The prime minister ends the discussions when there is consensus on a decision that the whole government can endorse. A member of the government cannot openly voice reservations about a decision that has been taken collectively. This particularly applies to draft bills and draft royal decrees, which require the signature of the head of state. Government solidarity ensures the cohesion within coalition governments that is customary in Belgium.

If no consensus is reached, the matter is put on hold. Normally, a working group comprising representatives of the ministers’ policy-making bodies then examines the dossier with a view to paving the way for a consensus through proposals and counter-proposals.
What is the mandate of the Council of Ministers?
The Council of Ministers has its origins in customs and traditions and is not mentioned in the Constitution. When forming a government, the new prime minister gives each minister and state secretary a collection of guidelines relating to:
  • ministerial ethics;
  • the working of the government;
  • the working of the Council of Ministers.
The guidelines also indicate the days and times of meetings, the matters to be submitted to the Council, the procedure for doing this, and so on. Normally, the Council of Ministers meets once a week, on Friday mornings at 10 o’clock. Meetings are held at 16 rue de la Loi, Brussels, which houses the prime minister’s secretariat and policy departments and the Chancellery of the Prime Minister.
Preparing for Council of Ministers meetings
When members of the government wish to add an item to the Council of Ministers agenda, they submit a request to the Council secretary or Secretariat. The associated dossier contains:
  • an introductory note in French and Dutch ending in a clear and specific proposal for a decision;
  • the document to be discussed by the Council of Ministers, e.g. draft bill or draft royal decree, together with the explanatory memorandum or the report to the King, as appropriate;
  • additional documents such as:
  • opinion of the Council of State;
  • opinion of the Inspectorate of Finance;
  • EIDDD/DOEB test assessing the sustainability of the proposed measures;
  • Kafka test, designed to eliminate unnecessary red tape.
Notifications from the meeting
Council of Ministers decisions are generally summarised in short documents known as “notifications”. These are written by the Council Secretariat and signed by the secretary.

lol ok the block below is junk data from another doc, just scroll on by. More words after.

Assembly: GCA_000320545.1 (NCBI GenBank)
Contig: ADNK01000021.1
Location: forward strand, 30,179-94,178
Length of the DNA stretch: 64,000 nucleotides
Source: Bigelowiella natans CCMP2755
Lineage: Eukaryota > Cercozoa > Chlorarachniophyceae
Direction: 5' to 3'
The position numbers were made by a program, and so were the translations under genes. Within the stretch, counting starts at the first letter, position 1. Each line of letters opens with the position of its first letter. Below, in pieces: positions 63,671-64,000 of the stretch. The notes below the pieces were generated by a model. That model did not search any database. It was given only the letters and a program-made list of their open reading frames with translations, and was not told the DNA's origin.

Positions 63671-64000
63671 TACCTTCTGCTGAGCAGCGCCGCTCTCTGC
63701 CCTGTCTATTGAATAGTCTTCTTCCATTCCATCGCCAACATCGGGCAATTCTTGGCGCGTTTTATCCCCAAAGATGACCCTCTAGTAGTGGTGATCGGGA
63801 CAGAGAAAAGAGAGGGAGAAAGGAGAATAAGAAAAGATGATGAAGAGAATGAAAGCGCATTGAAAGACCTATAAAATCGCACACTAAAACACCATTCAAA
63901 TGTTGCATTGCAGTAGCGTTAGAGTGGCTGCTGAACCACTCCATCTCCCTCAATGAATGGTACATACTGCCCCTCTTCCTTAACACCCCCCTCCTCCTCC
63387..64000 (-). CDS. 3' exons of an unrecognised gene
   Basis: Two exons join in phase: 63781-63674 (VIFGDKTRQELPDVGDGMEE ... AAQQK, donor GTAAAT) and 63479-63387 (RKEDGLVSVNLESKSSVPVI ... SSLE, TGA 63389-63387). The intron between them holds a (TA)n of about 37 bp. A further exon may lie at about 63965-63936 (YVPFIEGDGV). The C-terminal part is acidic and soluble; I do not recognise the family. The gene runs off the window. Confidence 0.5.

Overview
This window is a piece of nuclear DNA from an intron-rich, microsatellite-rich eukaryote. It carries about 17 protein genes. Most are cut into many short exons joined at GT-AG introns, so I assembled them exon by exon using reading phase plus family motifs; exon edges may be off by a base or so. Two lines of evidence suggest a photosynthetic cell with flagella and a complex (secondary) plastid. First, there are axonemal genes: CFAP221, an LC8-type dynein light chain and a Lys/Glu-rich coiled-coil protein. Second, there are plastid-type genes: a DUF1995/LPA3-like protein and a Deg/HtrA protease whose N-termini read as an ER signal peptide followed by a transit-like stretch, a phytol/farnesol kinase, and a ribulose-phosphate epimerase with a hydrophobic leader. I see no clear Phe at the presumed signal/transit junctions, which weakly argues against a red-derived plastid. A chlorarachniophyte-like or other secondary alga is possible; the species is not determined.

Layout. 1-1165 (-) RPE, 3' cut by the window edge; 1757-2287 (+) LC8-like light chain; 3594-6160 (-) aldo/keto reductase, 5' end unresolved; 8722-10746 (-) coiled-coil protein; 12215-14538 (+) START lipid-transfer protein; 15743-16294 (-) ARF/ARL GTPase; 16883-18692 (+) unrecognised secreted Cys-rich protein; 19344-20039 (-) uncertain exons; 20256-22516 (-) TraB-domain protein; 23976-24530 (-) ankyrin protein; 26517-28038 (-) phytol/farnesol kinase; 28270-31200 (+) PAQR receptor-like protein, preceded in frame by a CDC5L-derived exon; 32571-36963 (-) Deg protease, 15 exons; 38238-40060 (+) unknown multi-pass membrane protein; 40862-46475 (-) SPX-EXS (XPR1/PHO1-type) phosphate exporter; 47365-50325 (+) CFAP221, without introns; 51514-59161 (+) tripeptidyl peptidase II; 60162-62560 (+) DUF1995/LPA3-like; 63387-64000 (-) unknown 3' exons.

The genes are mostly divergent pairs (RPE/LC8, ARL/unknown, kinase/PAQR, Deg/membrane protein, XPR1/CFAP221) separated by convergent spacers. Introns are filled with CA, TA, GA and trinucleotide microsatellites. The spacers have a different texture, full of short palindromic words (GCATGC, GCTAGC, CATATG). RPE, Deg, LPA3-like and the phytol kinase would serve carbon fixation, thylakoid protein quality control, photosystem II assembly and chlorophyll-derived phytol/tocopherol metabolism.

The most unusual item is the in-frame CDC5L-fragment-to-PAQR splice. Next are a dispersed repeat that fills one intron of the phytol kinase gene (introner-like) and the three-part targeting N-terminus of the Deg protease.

The notifications are then sent to the members of the government, who have the right to contest them. The finalised notifications are also sent to the speakers of the Chamber and Senate. Notifications also serve as minutes, since no minutes are taken of the actual discussions during Council of Ministers meetings.

Reports of meetings were compiled from 1918 onwards, but as they were not official documents they were not kept. They were intended to inform the head of state about the content of Council discussions. From the period of the 1914-1918 war, only a few notes and memoranda survive.
Official dossiers from Council of Ministers meetings have been kept at 16 rue de la Loi since September 1944. E-premier, the government document database, contains all documents and decisions since 1989. The prime minister’s dossiers are his personal property but most former prime ministers have donated their personal archives to the National Archives of Belgium. Almost all personal archives relating to the Council of Ministers and the reports of meetings since 1920 are therefore housed at the National Archives of Belgium.

Under current law, archives can only be made public after 100 years. However, the Cabinet of the King, the Chancellery and the National Archives of Belgium have agreed to make the reports of Council of Ministers meetings public after 50 years, in 10-year batches. This means that reports up to and including 1949 were made public in 2000. Reports of Council of Ministers meetings can be viewed online at the website of the National Archives of Belgium.